The National Council of Resistance of Iran (NCRI), and the People’s Mujahedin of Iran (PMOI / MEK Iran), reported that Hossein Gohar Shenas, a 68-year-old Bushehr teacher, hung himself in June 2020 due to poverty, using a rope he made himself. What led him to commit suicide was the expensive expense of living, as well as the indifference of officials and his living conditions.
The report of a teacher’s suicide in the city of Gerash is still making headlines in Fars Province. Gholamabbas Yahyapour, a 32-year-old teacher, hung himself at school, claiming financial difficulties.
“Since I have been engaged in education, I have always witnessed teachers protesting over their salaries and livelihoods more than 20 years ago,” said one teacher in Fars Province who did not want to be identified. ” Teachers have a very low legal standing as compared to other government professionals.”
Teachers up to a year or longer than they are paid for
“A number of my colleagues have spoken to representatives of Shiraz in parliament about their legal problems, but the answer they heard was that your salary with other civil servants is equal, whereas it is not the case ever teachers have is in their pay stubs and are deprived of job benefits and welfare.”
In Iran’s educational system, there are a few different types of educators. There is a group of corporate educators who are employed by contractors that rent schools and are paid one million tomans per year.
They are primarily found in impoverished regions. The provinces of Sistan and Baluchestan have a large number of these contractors. Some of them are paid considerably less, about 500,000 tomans. They have no insurance and if they are covered by insurance, their wages will become less than one million. And it can take up to a year or longer than they are paid for.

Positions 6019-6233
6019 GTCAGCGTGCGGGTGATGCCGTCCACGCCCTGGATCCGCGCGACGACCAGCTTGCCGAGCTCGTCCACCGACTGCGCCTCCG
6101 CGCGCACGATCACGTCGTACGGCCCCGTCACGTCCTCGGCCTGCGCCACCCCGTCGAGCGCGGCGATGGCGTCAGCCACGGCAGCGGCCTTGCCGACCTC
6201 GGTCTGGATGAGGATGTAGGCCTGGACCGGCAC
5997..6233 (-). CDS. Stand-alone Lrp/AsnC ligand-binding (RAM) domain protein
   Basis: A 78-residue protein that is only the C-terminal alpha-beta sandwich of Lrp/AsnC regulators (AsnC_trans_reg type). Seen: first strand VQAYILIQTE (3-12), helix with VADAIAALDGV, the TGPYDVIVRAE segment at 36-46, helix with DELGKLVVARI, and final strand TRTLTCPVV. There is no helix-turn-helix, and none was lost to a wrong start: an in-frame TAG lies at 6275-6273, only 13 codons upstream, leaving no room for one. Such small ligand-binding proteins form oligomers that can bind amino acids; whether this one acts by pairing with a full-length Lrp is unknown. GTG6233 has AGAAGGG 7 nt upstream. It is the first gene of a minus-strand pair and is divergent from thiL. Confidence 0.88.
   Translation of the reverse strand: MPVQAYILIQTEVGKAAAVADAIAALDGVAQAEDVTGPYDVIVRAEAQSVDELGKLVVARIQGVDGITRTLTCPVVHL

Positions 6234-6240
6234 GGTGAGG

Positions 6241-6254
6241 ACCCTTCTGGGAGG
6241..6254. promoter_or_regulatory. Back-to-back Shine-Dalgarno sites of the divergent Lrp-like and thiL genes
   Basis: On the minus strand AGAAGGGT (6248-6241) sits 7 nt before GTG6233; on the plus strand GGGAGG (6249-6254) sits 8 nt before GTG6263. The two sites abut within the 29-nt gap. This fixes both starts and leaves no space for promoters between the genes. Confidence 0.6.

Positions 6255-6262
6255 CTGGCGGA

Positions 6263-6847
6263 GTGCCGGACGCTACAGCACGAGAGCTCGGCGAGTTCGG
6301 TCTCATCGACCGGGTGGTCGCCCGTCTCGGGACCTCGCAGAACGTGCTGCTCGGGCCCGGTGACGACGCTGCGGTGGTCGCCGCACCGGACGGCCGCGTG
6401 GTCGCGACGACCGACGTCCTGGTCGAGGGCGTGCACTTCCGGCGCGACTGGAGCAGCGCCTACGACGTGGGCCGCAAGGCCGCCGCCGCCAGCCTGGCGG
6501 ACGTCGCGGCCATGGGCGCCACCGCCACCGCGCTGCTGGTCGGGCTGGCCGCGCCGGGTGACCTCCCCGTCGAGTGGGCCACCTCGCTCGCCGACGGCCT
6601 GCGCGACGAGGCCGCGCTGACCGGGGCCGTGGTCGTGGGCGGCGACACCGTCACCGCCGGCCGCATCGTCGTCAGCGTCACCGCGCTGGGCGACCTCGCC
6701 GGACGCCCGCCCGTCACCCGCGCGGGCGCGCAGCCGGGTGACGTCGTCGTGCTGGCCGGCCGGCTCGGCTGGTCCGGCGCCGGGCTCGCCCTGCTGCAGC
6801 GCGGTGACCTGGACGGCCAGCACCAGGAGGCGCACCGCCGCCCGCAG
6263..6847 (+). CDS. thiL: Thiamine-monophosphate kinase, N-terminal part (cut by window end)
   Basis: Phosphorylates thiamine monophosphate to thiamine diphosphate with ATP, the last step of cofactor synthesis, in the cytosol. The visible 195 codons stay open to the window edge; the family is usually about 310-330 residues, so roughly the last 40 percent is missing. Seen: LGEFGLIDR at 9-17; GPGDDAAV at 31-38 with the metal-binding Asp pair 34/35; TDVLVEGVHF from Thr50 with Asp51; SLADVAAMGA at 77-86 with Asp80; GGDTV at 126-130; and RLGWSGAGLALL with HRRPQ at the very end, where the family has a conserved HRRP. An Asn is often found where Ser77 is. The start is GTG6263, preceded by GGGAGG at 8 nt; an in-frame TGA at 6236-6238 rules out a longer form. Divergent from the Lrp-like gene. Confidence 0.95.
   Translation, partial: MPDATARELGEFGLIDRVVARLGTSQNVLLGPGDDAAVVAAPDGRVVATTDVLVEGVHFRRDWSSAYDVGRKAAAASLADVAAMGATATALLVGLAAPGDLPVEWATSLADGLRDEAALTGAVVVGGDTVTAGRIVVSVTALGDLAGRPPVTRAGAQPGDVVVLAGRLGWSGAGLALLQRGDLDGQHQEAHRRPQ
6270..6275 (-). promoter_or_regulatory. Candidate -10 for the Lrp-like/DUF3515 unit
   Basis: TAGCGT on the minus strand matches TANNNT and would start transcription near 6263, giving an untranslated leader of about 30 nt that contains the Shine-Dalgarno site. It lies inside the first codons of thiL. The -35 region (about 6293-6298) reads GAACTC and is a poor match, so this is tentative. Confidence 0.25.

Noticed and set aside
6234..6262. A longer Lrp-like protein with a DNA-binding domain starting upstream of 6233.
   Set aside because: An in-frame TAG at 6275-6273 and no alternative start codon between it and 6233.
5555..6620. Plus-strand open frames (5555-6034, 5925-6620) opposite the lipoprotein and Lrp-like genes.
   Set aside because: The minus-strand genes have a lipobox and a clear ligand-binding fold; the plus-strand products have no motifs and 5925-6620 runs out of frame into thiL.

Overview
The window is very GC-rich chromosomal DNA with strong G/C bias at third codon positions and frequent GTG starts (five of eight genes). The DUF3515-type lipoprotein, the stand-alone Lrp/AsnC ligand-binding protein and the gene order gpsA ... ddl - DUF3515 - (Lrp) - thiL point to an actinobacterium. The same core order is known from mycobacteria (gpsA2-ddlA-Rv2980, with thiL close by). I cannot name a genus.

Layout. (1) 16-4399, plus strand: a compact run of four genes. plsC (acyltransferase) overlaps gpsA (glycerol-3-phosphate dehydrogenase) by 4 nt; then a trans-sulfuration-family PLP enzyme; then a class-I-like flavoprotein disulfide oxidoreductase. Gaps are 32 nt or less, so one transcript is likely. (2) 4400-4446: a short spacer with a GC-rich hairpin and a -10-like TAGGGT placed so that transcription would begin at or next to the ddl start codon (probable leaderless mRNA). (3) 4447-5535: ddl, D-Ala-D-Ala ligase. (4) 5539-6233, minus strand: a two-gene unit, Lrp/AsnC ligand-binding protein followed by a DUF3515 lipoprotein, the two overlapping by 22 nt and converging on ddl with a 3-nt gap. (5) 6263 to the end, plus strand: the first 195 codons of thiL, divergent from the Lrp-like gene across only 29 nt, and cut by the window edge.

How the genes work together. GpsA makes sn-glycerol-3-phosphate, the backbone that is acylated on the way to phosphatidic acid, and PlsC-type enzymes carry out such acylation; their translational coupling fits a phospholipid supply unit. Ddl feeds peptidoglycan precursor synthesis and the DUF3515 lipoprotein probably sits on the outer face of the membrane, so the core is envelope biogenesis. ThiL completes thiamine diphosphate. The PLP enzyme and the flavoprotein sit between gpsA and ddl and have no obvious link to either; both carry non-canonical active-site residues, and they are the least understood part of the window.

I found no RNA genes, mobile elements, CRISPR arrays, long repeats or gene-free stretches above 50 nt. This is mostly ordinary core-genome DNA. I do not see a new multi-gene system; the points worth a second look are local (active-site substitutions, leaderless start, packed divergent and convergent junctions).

Part-time teachers, who number between 120,000 and 150,000, are the other category of educators. The pay for this year was between 2 and 2.5 million Tomans. During the summer, these instructors lose their wages and insurance coverage, and they must pay for it themselves.
The third category consists of young instructors who graduated from Educators University or were hired under Article 28. These teachers are either on a contract or have already been hired. Even if they serve for five years, the group’s compensation is less than 4 million Tomans. In addition, insurance, pensions, and taxes are taken from their pay stubs, resulting in a total deduction of around one million tomans from their wages.
Teachers are victims of contemporary slavery
Teachers employed by non-profit schools have also been victims of contemporary slavery. Their monthly pay is around 1.2 million tomans. Teachers are enslaved at non-profit institutions that make billions of tomans from student tuition payments, yet this is how they are treated.
Iran’s teachers’ lives have become extremely tough. None of them can afford a home, despite the fact that in other nations, teachers are among the highest-paid workers. There is no difference in pay between rural and municipal instructors, but the costs are different.
Teachers are suffering
Many teachers have decided to oppose this situation in recent months and years, but every day will be unpleasant because they are not paid. As a result, many of them are unable to protest due to their daily food insecurity, despite their dread of the regime’s brutality.
A society in which its teachers are suffering and decide to commit suicide is a broken society, and one can only picture the plight of the country’s children who are being educated by these suffering teachers.